[by Shiela Steinman Wallace]
Those who have called Louisville home for at lease five decades or more will probably have fond memories of Arthur and Esther Haskell and their son, Raymond, particularly those who attended Sunday School at Adath Jeshurun, where Esther served as principal for many years.
Raymond, who was a well respected athlete and leader when he attended Male High School, moved to Miami, FL, about 45 years ago. He built his life there, as a psychiatrist for the Department of Corrections, and about 25 years ago, he married Corinne Meyer.
Although their home was in Florida, the Haskells maintained their connection to Louisville and regularly consulted with a relative of his, Aaron Chase.
After a battle with cancer, Raymond passed away in 2000, and Chase became the trustee of his estate, which Raymond left to his wife.
When Corinne got ready to plan for her own estate, she, too, turned to Chase. She made it clear that she wanted her estate to provide regular payments to her son in New York over the years, and did not want him to receive the entire amount at one time. She decided the best way to accomplish this was through a trust, and she named Chase the trustee.
When Corinne passed away, Chase began to administer the trust according to her instructions, paying her son the agreed upon amount from the corpus of her estate. With the volatility of the stock market, he did not feel comfortable investing the money, so it sat idle, diminishing a little more with each disbursement.
After two years, Chase decided there had to be a better way to fulfill Corinne’s wishes and preserve the corpus of her estate, so he turned to the Jewish Community of Louisville for help. Working with the endowment program, a charitable remainder trust was established for Corinne Haskell.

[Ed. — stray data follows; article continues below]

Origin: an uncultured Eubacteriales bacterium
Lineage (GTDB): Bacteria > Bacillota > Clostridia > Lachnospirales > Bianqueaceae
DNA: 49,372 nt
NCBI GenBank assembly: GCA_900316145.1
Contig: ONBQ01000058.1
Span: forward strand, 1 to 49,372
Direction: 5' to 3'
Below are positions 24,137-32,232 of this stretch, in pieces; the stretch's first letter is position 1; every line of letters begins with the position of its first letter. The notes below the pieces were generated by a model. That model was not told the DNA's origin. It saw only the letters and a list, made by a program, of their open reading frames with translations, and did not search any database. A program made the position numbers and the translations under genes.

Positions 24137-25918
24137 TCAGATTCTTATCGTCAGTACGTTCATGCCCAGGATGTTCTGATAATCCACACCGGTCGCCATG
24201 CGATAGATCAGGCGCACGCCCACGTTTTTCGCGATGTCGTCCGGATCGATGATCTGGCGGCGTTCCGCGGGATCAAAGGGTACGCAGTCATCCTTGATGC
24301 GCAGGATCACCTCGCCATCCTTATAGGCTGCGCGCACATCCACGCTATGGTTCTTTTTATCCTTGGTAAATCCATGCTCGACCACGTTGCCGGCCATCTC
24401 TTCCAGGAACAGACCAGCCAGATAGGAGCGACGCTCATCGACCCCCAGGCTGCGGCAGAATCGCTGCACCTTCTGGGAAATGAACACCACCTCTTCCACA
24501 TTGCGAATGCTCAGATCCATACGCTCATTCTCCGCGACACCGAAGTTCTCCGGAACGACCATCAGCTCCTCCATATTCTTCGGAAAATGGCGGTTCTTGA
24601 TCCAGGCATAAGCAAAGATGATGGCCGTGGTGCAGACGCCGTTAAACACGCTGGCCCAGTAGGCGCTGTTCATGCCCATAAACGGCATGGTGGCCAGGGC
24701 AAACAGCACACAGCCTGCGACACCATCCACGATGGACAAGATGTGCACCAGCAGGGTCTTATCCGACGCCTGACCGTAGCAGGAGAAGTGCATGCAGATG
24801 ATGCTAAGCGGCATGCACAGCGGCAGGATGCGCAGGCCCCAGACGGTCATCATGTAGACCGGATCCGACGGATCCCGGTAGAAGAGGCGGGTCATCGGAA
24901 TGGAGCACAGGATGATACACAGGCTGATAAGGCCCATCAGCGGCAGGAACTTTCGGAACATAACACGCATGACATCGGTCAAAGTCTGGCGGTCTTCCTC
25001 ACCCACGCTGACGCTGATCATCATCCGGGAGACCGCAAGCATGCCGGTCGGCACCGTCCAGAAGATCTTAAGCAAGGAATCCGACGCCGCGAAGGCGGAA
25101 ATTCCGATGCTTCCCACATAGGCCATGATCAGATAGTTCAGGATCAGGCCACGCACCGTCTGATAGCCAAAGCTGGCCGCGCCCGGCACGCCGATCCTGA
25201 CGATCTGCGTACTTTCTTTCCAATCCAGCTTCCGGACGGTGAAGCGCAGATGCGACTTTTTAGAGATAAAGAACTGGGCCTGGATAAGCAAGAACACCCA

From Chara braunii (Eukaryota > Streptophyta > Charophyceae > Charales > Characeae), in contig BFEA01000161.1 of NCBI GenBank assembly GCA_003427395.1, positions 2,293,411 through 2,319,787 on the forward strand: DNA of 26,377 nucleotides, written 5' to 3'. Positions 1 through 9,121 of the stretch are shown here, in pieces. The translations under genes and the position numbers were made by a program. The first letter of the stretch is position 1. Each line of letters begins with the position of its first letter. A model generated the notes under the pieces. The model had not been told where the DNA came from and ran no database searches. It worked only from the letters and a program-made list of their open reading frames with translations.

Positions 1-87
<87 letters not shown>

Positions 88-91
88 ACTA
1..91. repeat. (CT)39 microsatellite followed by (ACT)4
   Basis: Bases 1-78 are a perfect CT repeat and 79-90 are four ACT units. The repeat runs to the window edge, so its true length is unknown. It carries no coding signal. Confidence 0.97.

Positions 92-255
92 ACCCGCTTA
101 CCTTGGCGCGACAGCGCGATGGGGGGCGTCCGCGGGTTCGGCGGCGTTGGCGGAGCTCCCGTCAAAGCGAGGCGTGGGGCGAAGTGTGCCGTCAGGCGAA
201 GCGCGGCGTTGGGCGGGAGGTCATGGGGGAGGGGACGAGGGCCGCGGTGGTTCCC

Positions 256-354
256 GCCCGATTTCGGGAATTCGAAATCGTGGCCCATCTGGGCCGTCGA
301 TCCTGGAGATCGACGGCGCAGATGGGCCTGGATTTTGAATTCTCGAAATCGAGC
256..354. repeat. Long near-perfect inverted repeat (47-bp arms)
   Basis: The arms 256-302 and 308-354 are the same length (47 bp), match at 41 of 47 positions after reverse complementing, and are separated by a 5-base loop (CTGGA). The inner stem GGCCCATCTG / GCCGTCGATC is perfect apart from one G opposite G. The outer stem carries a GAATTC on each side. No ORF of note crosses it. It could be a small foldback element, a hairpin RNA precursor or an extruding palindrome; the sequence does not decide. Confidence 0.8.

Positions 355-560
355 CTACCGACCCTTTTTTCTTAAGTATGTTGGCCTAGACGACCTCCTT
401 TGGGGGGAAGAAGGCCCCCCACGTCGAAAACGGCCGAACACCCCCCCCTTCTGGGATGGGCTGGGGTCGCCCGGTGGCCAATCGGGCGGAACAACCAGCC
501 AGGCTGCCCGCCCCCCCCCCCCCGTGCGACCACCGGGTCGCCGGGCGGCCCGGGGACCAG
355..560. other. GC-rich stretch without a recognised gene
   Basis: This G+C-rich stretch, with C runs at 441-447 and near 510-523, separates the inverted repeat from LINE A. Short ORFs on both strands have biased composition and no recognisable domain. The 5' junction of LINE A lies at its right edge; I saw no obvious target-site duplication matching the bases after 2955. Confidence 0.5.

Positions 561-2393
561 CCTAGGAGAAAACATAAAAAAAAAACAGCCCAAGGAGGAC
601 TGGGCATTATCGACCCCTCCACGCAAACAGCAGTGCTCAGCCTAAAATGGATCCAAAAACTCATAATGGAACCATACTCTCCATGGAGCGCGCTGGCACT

Through the JCL’s endowment program, the money from the estate is invested with the expectation based on past performance that it will generate enough earnings to cover the regular disbursements to Corinne’s son for the rest of his life. Since the principal will not be used for the disbursements, there will always be money available to provide for the son.
When his time comes, the bulk of the estate will still be intact. According to the terms of the trust, those funds then become a charitable donation to the JCL.
Chase sees this as a win-win situation. As Corinne’s trustee, he has ensured that her wishes are fulfilled and not limited to the dollars available from the estate at the time of her death. He has also ensured that ultimately, the Jewish community will benefit from the remainder of the estate.
Have you thought about the best way to manage your assets and provide for your family? Would a charitable remainder trust work for you?
For more information about estate management, charitable remainder trusts and other financial planning alternatives to meet your personal and philanthropic goals, contact Jewish Community of Louisville Chief Financial Officer Jamie Pillsbury, 618-5303 or email@example.com